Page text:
Here’s another example that shows why it isn’t helpful to treat as “absolute and unquestionable” the “understandable aspirations” of (for example) transwomen to be treated as female people. Suppose a young woman is scheduling her first pelvic exam and requests a female gynecologist, or a disabled woman is hiring home-health assistance with intimate bodily care and requests female aides. There are talented and compassionate transwomen working in the health-care field. But deferring to their sense of themselves as women stands in tension with deferring to the women and girls who articulate a need for their bodies to be handled by someone female. There’s a serious disagreement here about whether gender identity or sex should determine if an interaction between two people will proceed.

If first-person claims about gender identity were to carry absolute authority, then any time a male person said his gender identity should give him access to a female-only space, there would be no way to tell him “no,” no matter what his trans status might actually be. This would make it impossible to maintain single-sex spaces. This has already happened for federal and many state prisons in the United States, as well as in the prison systems of other countries. It also happens at rape crisis centers and domestic-violence shelters.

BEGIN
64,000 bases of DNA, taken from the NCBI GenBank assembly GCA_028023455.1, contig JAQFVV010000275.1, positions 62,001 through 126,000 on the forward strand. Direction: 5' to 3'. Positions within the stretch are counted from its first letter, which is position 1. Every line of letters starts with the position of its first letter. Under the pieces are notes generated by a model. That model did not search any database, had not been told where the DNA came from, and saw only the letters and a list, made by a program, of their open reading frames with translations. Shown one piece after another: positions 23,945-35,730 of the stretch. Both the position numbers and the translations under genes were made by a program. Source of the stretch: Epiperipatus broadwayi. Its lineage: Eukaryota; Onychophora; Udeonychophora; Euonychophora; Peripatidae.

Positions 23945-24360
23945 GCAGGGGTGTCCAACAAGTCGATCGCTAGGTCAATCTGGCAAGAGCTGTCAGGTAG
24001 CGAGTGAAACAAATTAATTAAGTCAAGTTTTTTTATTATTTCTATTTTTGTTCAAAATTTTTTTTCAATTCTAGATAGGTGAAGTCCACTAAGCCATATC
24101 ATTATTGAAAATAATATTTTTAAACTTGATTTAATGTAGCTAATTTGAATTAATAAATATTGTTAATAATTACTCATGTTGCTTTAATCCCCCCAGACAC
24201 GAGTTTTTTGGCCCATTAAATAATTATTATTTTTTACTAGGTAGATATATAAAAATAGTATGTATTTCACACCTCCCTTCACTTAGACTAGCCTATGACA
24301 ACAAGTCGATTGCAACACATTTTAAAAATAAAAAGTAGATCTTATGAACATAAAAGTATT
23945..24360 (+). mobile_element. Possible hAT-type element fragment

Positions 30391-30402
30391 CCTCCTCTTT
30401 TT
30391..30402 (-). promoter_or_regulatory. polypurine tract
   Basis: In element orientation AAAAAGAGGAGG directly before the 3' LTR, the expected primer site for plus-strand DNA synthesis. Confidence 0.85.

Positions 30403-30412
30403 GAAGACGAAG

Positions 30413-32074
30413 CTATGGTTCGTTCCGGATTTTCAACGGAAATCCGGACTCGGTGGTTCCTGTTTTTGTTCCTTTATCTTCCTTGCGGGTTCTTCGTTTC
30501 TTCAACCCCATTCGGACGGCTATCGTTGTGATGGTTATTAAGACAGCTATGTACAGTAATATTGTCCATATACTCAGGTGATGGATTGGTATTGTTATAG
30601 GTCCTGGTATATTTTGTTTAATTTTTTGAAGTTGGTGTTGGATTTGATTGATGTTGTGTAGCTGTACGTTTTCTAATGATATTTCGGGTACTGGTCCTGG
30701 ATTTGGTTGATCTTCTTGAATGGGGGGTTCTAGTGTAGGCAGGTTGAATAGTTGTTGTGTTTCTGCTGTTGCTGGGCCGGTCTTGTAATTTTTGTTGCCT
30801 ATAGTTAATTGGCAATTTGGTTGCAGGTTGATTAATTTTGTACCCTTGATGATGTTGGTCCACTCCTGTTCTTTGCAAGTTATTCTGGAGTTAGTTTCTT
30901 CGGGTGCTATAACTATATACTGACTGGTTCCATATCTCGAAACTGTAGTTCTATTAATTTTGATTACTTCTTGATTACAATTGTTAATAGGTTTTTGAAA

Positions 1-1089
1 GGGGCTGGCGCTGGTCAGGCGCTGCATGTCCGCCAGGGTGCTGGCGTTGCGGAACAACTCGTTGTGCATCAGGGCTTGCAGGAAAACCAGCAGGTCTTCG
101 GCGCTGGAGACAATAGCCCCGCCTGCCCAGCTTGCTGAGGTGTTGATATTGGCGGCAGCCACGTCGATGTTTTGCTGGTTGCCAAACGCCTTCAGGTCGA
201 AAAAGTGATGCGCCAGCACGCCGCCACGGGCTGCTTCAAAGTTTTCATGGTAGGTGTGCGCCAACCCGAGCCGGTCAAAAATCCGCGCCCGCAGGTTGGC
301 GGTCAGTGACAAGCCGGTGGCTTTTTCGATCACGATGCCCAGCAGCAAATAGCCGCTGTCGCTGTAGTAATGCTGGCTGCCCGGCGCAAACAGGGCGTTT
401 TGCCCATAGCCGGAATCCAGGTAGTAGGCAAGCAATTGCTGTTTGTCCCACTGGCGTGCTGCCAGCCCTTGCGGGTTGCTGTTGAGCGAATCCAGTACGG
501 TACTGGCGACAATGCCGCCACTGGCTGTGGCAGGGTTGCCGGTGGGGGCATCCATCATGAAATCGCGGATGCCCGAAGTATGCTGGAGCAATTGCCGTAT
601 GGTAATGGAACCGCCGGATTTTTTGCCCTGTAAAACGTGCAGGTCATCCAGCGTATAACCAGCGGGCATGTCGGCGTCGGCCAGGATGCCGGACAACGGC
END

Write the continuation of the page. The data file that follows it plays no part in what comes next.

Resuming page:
Precisely because violence rooted in sexism and misogyny continues, women need refuges from it and ways to combat it. Precisely because sex-based practices for denying girls opportunities continue, resources explicitly designed to overcome those practices need to be supported. Precisely because patterns of male sexual violence against women are complex, and still need to be studied as the patterns of male sexual violence they are, legal systems need a way to record sex as well as gender identity when tracking crime. Women and girls need the right to say in court that the person who raped them was a man—even if that man identifies as a woman and prefers female pronouns. Legislation and regulation that privilege gender identity over sex in the design of spaces and resources, and in rules about how people should be categorized and described, do threaten the rights of women and girls, including rights codified in international human-rights agreements. That’s why Reem Alsalem, the UN Special Rapporteur on Violence against Women and Girls, has repeatedly expressed concern about such laws and regulations. She recently criticized America’s new Title IX guidance. But neither her voice nor the voices of feminist legal organizations with similar concerns are getting much traction.